We believe the examples above capture ways in which Ivy can add unique value to the bank loan asset class.

Q: What is the comparable Tier I loan yielding compared to a traditional high yield corporate bond?
In terms of spread, the spread to maturity is 519 bps for high yield bonds versus 493 bps for loans, according to JP Morgan data. The high yield bond spread is a little bit higher, but we view loans as very attractive.

Q: What is the average loan price and liquidity for loans?
Historically, most loans trade in the 99-100 range. Currently the most liquid loans have a price of 97-98 and the average loan has a price of 94-95. The pull-to-par effect, which is the tendency for a loan’s price to approach its par value as it approaches its maturity, should be significant both in the market and particularly for the Ivy High Income Fund. We believe that several of the marks are below intrinsic value, but we are at the mercy of where the valuation service marks the loan, and during periods of dislocation banks can be quick to move prices down but slower to move them back up. In terms of liquidity, we used to be more active in the second-lien loan market but are no longer as active there. Liquidity is still more of an issue in loans, as it may take longer to settle than a bond, which gets the benefit of a mandated three-day close. However, the loan market is larger than the bond market at $1.1 trillion versus $800 billion, and most large loans are now quoted by several banks. Loans used to be a cottage industry back in the 1990s, but growth has outpaced bonds at this point, and we expect liquidity will continue to improve.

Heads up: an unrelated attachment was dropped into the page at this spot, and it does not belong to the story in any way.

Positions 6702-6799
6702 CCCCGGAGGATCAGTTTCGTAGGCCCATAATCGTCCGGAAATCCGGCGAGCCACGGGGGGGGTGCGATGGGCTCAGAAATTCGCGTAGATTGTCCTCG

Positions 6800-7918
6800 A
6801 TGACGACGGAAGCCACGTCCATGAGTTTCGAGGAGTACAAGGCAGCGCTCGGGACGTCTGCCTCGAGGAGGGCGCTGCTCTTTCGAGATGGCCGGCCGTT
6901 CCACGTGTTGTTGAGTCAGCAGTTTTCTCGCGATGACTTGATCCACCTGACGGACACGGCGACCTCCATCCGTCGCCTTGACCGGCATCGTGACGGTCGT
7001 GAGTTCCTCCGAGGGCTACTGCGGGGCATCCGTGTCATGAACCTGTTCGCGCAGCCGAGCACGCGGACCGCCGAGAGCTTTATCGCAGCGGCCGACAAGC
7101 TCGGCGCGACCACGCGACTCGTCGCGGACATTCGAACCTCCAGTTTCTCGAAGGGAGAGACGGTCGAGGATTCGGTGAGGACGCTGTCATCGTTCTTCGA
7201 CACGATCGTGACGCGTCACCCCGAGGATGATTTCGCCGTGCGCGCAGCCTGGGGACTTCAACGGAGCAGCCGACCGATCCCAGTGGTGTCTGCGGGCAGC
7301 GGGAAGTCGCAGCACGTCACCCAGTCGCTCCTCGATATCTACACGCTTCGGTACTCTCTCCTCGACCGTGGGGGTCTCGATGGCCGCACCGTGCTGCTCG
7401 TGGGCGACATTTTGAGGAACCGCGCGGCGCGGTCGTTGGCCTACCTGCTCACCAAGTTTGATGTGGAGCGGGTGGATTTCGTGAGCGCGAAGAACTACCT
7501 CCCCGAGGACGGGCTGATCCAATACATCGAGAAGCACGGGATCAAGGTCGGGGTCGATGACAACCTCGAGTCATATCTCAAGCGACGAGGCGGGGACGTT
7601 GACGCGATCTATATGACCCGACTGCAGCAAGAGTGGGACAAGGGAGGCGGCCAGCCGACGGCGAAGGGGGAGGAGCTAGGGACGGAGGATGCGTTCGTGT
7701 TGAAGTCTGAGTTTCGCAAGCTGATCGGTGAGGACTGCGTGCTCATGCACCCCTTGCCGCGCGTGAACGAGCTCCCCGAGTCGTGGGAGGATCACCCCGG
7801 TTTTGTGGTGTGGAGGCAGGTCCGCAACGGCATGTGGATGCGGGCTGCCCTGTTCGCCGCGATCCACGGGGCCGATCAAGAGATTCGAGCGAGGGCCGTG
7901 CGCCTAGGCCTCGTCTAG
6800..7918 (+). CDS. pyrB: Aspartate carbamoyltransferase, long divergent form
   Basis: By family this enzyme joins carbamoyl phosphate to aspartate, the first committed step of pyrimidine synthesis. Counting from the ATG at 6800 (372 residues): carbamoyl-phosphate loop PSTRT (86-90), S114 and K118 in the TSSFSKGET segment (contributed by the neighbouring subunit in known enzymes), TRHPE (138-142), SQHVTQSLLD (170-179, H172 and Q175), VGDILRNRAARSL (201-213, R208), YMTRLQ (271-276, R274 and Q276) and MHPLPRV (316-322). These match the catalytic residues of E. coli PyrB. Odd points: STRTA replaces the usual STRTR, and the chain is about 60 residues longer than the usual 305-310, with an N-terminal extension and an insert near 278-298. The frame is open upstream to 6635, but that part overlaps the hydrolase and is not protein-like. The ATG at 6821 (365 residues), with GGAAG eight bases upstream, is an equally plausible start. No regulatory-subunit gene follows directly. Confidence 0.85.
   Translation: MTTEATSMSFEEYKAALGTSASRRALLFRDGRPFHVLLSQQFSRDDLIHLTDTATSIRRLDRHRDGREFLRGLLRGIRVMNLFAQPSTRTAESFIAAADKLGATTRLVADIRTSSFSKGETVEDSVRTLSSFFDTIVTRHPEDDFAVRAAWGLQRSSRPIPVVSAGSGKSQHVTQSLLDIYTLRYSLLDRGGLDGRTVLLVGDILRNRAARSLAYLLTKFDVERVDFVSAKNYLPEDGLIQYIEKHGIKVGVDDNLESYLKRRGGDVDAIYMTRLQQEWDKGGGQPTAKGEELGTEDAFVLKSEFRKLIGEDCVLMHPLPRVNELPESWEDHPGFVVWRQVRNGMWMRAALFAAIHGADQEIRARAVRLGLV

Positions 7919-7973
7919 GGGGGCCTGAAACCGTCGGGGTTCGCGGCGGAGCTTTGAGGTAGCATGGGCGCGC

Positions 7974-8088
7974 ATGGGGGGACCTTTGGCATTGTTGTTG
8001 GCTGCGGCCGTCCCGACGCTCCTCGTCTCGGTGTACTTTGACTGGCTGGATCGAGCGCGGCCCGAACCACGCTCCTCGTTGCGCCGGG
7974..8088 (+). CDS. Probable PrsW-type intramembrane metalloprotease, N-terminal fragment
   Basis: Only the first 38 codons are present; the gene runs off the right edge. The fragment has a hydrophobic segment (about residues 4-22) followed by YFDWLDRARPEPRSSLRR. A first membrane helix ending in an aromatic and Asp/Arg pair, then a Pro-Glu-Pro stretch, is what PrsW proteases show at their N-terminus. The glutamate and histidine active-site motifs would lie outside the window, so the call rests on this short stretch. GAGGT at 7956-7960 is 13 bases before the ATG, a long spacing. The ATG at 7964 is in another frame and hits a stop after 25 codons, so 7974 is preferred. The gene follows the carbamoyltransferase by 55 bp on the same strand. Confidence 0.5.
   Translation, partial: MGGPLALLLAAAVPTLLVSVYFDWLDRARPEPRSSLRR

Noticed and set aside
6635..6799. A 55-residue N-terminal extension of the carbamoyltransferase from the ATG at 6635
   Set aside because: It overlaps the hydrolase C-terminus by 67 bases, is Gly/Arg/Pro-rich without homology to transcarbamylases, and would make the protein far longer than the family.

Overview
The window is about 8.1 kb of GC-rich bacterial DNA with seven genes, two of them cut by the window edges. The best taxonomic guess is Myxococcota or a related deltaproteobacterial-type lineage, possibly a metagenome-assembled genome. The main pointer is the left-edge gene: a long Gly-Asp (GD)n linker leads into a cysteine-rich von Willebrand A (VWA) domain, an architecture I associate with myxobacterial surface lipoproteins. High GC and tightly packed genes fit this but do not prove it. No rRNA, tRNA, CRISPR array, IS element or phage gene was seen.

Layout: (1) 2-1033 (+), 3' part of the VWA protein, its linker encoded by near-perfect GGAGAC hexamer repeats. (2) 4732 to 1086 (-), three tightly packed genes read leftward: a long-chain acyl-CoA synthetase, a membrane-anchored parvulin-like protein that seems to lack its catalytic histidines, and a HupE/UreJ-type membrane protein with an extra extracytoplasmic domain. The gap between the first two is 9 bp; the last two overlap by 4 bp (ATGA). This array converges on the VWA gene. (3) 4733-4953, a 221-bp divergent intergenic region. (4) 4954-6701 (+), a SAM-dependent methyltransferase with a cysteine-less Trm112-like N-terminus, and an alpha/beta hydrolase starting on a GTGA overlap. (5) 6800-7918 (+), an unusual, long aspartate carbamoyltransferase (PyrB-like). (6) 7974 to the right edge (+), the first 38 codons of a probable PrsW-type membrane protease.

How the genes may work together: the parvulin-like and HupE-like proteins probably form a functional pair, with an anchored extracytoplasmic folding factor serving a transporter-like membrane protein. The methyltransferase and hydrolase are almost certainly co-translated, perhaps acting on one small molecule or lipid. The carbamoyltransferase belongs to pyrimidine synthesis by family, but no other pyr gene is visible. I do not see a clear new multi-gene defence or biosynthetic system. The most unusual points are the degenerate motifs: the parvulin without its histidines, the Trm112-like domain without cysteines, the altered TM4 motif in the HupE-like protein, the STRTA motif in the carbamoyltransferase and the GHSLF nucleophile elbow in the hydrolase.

Past performance is no guarantee of future results. This information is not meant as investment advice or to predict or project the future performance of any investment product. The opinions are current through Nov. 16, 2020, are subject to change at any time based on market and other current conditions, and no forecasts can be guaranteed. This information is being provided as a general source of information and is not intended as a recommendation to purchase, sell, or hold any specific security or to engage in any investment strategy. Investment decisions should always be made based on an investor’s specific objectives, financial needs, risk tolerance and time horizon.

Risk factors: The value of the Fund's shares will change, and you could lose money on your investment. An investment in the Fund is not a bank deposit and is not insured or guaranteed by the Federal Deposit Insurance Corporation or any other government agency. Fixed income securities are subject to interest rate risk and, as such, the net asset value of the Fund may fall as interest rates rise. Investing in below investment grade securities may carry a greater risk of nonpayment of interest or principal than higher-rated bonds. Loans (including loan assignments, loan participations and other loan instruments) carry other risks, including the risk of insolvency of the lending bank or other intermediary. Loans may be unsecured or not fully collateralized may be subject to restrictions on resale and sometimes trade infrequently on the secondary market. These and other risks are more fully described in the Fund's prospectus. Not all funds or fund classes may be offered at all broker/ dealers.

The impact of COVID-19, and other infectious illness outbreaks that may arise in the future, could adversely affect the economies of many nations or the entire global economy, individual issuers and capital markets in ways that cannot necessarily be foreseen. In addition, the impact of infectious illnesses in emerging market countries may be greater due to generally less established healthcare systems. Public health crises caused by the COVID-19 outbreak may exacerbate other pre-existing political, social and economic risks in certain countries or globally. The duration of the COVID-19 outbreak and its effects cannot be determined with certainty.